The Pinellas School Board today will resume its search for a new superintendent, possibly deciding between the two remaining candidates.
Several board members say it might be better to wait a few days.
Board members Jane Gallucci and Linda Lerner are out of town this week and will be attending the meeting by phone. Those in favor of waiting say a decision of this magnitude deserves a setting where all seven board members are present. They say the board should make its decision at its next regular meeting Sept. 23.
"I think the community deserves all seven people in there and giving it the time it needs," board member Peggy O'Shea said. "There's no rush here."
Board Chairwoman Nancy Bostock disagreed, saying the candidates have been interviewed three times by board members, vetted by a consultant and closely scrutinized at a public forum.
"Our community is waiting to see where we go next, and I think the best thing we can do is give them a decision," Bostock said. "If we wait a week, we still have the same set of candidates in front of us."
The choice is between Nicholas Gledich, chief operations officer for Orange County schools, and Julie Janssen, Pinellas' interim superintendent. The board's first choice, Alberto Carvalho, on Friday accepted the superintendent's job in his home district, Miami-Dade.
Board members Mary Brown, Linda Lerner and Peggy O'Shea remain strong Janssen supporters, while board member Jane Gallucci has said Gledich is her choice now that Carvalho is gone.
Board member Janet Clark also seemed to be in Gledich's corner Friday, but was having second thoughts Monday.
"One day I feel this way, one day I feel another way," Clark said. "They both have similar qualities."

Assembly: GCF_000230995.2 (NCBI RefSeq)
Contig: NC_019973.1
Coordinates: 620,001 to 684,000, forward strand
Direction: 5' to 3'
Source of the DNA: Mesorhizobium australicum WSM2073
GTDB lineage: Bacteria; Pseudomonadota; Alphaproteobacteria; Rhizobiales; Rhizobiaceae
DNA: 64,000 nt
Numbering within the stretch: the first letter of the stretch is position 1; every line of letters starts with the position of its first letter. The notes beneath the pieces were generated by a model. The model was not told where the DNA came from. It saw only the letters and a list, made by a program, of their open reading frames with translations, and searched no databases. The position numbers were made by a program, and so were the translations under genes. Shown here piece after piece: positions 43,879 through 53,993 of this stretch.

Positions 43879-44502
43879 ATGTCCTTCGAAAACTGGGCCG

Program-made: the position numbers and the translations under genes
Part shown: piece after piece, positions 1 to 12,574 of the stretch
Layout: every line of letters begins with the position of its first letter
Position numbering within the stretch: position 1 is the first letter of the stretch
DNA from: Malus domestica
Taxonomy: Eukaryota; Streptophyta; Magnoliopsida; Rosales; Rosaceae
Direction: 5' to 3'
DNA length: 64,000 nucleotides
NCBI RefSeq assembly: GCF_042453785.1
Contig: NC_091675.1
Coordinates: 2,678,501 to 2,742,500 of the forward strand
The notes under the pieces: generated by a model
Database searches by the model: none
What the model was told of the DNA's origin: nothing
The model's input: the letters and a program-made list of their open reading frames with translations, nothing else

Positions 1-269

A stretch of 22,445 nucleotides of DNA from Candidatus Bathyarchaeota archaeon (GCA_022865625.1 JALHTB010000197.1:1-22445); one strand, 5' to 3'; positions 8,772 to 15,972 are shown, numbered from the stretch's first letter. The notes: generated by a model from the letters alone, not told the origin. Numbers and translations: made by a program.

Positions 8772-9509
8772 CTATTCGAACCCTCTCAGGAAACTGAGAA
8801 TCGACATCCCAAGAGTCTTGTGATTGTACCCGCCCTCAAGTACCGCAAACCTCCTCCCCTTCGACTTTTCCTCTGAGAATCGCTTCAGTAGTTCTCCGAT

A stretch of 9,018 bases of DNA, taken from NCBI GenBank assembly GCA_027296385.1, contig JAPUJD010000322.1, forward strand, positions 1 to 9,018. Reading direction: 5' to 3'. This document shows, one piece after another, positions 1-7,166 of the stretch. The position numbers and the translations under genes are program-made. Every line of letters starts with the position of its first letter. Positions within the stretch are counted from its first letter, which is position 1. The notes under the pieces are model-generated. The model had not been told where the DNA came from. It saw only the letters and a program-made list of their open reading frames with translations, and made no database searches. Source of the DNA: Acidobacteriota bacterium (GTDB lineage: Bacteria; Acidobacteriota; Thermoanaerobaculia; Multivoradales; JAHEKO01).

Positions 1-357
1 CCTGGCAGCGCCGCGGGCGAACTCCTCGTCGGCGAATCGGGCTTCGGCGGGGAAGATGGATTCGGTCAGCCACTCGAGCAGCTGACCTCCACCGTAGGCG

She has doubts, she said, about Janssen's relatively short experience at the top of the district hierarchy and about her vision for the district. "I just would like to know what she's going to do differently," Clark said.
Janssen became deputy superintendent under Clayton Wilcox in 2006. Before that, she was a high school principal.
With 29 years in the Pinellas school system, she says she has the knowledge of the district and the community contacts that would enable her to quickly take charge.
Gledich has been a district-level administrator in Orange County schools since 1996. He also was a teacher and principal in that system, where he has spent 31 years.
He bills himself as a listener and a collaborative leader who has experience leading all facets of a big school district, from curriculum to school buses.
Before voting for Carvalho last week, board members Carol Cook and Bostock voiced doubts about Janssen that were similar to Clark's. But both have declined to talk publicly about their second choice.
Janssen has received strong support from the Pinellas teachers union, the administrators association and the Pinellas Education Foundation, the nonprofit group that funds scholarships and special programs for Pinellas public school students.
Among those who spoke to the board last week before it chose Carvalho was Gus Stavros, the foundation's founder and a revered figure in Pinellas education circles. He supports hiring from within.
He recalled the first Pinellas superintendent hired from outside the district — Thomas B. Southard, who served from 1967 to 1971 and presided over two teacher walkouts.
"That was the wrong kind of superintendent," Stavros said. "To go to the outside is a big question mark."
Brown says Janssen would work well with people and stabilize a district that went through several changes under Wilcox.
"The community and all of the different groups have spoken," she said. "To ignore that, I feel, would truly be a disservice to the district."
Despite her long connection with Pinellas schools, however, Janssen has so far been unable to get strong backing from a board majority.
Last week, Bostock cited a proposal to change school start times that began under Wilcox but fizzled after he left and the board put Janssen in charge.
"The minute that strong hand was off of that plan, all of the sudden it couldn't happen," Bostock said, questioning whether Janssen had "the mettle to get things done."
Gallucci said she had the same questions.
"There are very specific skills a superintendent needs, not just relationships," she said in an interview. "You have to have a backbone of steel and you have to learn how to say 'No' more than Heinz has beans."